Wednesday, 12 May 2010
Imagine the scene; summer 2010 and we're all sitting at our desks composing our representations as part of the consultation on the proposed HwLDP**. We each know that we have to put in the best response we can because there is no automatic right to submit any further representations on the Highland-wide Plan - not quite the last chance saloon, but close!
So, we should be able to say what we want and feel that what we say could influence the decisions that are made regarding how the place we live develops in the future, yes?
Now, we know that at the end of the plan process any unresolved issues will go to a Reporter for Examination. With the new Planning Act, Examinations are intended as the principal means of independently testing the issues arising from representations on proposed development plans. The Examinations report is, unlike the report prepared by the Reporter under the old Public Local Inquiry system, largely binding on the Local Authority.
But what about if the Highland -wide Plan provides for significant development for the A96 Corridor?
Well, try this for size;
The Scottish Government, "is committed to creating a more successful Scotland by increasing sustainable economic growth. The second National Planning Framework ( NPF2) takes forward the spatial aspects of that commitment, setting out a strategy for long-term development."
NPF2 is a significant policy document and Paragraph 214 of NPF2 says:
"The A96 corridor between Inverness and Nairn is the main focus of growth in the Inner Moray Firth. Highland Council's A96 Corridor Development Framework includes proposals designed to accommodate an additional 30,000 people in the area over 35 years. These include significant expansion to the East of Inverness and at Nairn, the creation of a new settlement at Tornagrain, and a residential and marina development at Whiteness. Development on this scale will require substantial investment in transport and water and drainage infrastructure and the creation of supporting green infrastructure. The STPR has identified the need to dual the A96 between Inverness and Nairn and provide a new rail station, airport interchange and park-and-ride facilities at Dalcross. It has also identified a package of improvements to the Aberdeen - Inverness rail line which would reduce journey times between the two cities by 20 minutes and improve the connectivity of communities along the route."
APT was not happy that developments for the A96 Corridor were included in the NPF2 before they had been through a local plan process. Back in 2008 our MSPs, Mary Scanlon and Peter Peacock, asked questions on our behalf in Parliament as part of the debate on the NPF2 and received assurance from SNP Government Minister Stewart Stevenson, as Mr Stevenson addressed the question of the interaction between the second National Planning Framework and development in the A96 Corridor as follows,
“The reference reflects work undertaken by Highland Council to plan for and manage growth pressures in the long term. Highland Council will decide how it integrates a strategy for management of this growth into development plan policies for the area. The Council continues to lead on this work. The reference in the proposed NPF in no way prejudges the outcome of the development plan preparation process.”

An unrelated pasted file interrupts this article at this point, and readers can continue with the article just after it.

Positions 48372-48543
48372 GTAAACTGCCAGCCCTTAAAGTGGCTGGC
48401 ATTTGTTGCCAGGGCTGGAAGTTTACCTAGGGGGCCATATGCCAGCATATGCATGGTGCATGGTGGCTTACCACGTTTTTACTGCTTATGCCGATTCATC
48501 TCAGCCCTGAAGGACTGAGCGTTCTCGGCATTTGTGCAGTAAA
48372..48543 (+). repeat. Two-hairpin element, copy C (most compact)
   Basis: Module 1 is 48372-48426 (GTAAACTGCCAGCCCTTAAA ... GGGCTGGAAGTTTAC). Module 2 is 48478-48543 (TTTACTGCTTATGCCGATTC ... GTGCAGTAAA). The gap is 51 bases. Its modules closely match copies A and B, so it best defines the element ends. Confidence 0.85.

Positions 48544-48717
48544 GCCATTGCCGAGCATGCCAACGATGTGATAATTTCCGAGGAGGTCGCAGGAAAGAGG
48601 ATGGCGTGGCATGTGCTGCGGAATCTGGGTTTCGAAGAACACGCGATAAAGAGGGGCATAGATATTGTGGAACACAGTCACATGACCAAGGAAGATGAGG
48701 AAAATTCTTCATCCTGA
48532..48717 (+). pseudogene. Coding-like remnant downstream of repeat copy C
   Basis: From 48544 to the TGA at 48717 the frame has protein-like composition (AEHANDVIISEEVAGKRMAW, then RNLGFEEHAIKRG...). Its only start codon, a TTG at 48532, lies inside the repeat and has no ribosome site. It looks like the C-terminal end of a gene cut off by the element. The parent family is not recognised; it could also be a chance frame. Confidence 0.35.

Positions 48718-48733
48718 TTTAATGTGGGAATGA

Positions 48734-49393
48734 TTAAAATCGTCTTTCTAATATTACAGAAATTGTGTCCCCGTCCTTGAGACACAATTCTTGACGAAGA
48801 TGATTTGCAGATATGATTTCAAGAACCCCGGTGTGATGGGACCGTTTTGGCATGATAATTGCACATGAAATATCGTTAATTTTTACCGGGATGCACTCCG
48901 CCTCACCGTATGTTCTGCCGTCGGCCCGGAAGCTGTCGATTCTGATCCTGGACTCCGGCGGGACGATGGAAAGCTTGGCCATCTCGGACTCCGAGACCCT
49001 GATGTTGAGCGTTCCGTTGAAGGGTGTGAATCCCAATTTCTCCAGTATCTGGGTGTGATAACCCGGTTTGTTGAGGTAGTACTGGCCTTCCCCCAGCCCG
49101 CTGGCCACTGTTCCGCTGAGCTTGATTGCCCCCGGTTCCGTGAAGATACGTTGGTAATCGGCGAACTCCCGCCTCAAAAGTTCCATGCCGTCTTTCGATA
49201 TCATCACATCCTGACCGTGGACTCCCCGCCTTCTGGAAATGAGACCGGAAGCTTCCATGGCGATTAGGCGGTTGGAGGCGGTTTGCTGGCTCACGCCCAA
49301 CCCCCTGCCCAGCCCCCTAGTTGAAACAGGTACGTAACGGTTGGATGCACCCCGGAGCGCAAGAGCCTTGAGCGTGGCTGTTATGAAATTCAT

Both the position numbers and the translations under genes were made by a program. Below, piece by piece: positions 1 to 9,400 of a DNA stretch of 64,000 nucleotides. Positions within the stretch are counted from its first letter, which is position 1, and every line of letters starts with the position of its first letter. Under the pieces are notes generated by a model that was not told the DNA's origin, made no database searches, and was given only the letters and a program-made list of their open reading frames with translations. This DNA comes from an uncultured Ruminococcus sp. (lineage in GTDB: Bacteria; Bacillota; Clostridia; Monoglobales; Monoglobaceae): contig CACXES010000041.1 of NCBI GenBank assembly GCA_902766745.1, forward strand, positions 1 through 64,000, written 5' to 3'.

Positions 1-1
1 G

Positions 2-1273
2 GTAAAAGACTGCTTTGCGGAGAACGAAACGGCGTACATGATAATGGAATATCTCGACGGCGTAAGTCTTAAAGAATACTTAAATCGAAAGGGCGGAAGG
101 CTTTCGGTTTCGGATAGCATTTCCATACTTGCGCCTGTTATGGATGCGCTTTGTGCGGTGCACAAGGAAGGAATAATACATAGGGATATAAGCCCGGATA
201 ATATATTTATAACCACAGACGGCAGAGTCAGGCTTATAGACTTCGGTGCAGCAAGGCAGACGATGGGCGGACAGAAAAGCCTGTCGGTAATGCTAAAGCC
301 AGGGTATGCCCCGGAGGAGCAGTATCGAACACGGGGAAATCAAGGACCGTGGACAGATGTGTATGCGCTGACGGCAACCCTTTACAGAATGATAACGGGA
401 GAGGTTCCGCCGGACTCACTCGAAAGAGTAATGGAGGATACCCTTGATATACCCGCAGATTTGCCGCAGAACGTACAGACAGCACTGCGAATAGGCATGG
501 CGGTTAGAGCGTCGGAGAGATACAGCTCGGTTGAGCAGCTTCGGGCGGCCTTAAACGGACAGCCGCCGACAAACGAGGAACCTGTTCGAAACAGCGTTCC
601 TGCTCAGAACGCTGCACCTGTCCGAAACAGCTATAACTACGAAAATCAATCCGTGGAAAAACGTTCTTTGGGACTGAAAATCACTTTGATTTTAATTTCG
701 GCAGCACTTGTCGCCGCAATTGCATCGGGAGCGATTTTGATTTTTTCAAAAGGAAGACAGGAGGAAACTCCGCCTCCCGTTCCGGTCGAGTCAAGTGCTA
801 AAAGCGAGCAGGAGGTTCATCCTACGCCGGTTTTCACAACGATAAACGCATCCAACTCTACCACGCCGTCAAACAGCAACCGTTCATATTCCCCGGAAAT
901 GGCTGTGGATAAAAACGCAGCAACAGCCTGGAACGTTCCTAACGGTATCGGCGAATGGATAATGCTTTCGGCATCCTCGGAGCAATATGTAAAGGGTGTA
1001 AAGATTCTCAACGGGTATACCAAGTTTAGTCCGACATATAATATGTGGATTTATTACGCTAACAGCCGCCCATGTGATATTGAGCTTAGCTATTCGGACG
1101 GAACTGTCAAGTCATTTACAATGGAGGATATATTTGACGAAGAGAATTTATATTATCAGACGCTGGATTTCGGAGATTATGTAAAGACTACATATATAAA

Should we feel reassured by that? Well APTSec might have been until I read this in 'Planning Circular 1 2009 - Development Planning':
61. Examination reports are largely binding on planning authorities. Regulation 2 of the Town and Country Planning (Grounds for declining to follow recommendations) (Scotland) Regulations 2009 states that authorities may only depart from recommendations that:
a) Would have the effect of making the LDP inconsistent with the National Planning Framework, or with any SDP or national park plan for the same area;
So what now?
What happens if a good case is presented against some of the proposed development in the A96 Corridor and the Reporter agrees and the prepared report and recommendations reflect that? Could the Council then argue that this contradicts 'National' policy and that they do not have to be bound by the Reporter's recommendations? The council put forward the A96 Corridor developments for inclusion in the NPF 2. With the publication of these regulations how can this not be seen as 'prejudging' the outcome?
Whilst there were reassurances made by the former Director of Planning to Fergus Ewing that we could comment 'unfetterred' on issues underlying the proposals, it seems that as far as the ability for our views to taken on board is concerned then we are very much constrained?
The circular here is worth a look
APTSec will be focusing on gaining clarification on this point.
** The latest from a senior planning officer speaking at a local Community Council AGM is that the HwLDP will not go before councillors in May; it will be a 'strategy' document that is put before the council committee. APTSec is seeking further details.
Monday, 10 May 2010
Friday 14th May
5pm - 6.15 pm
With the publication of the Proposed Highland-wide Local Development Plan imminent – May 2010 – I am sure that we are all keen to get as much information and training as possible to help us to respond to any matters of interest that the Plan brings forward. I have been successful in securing an opportunity for us to meet with Mr Liddell, a Scottish Government Planner, on one of the few days that he visits THC in Inverness. He will give a short presentation leaving enough time for plenty of questions on development planning.
(Room opens at 4.15 so come along for a chat first if you can and there will some time afterwards to digest the contents of the meeting and focus on more local issues after Mr Liddell has departed)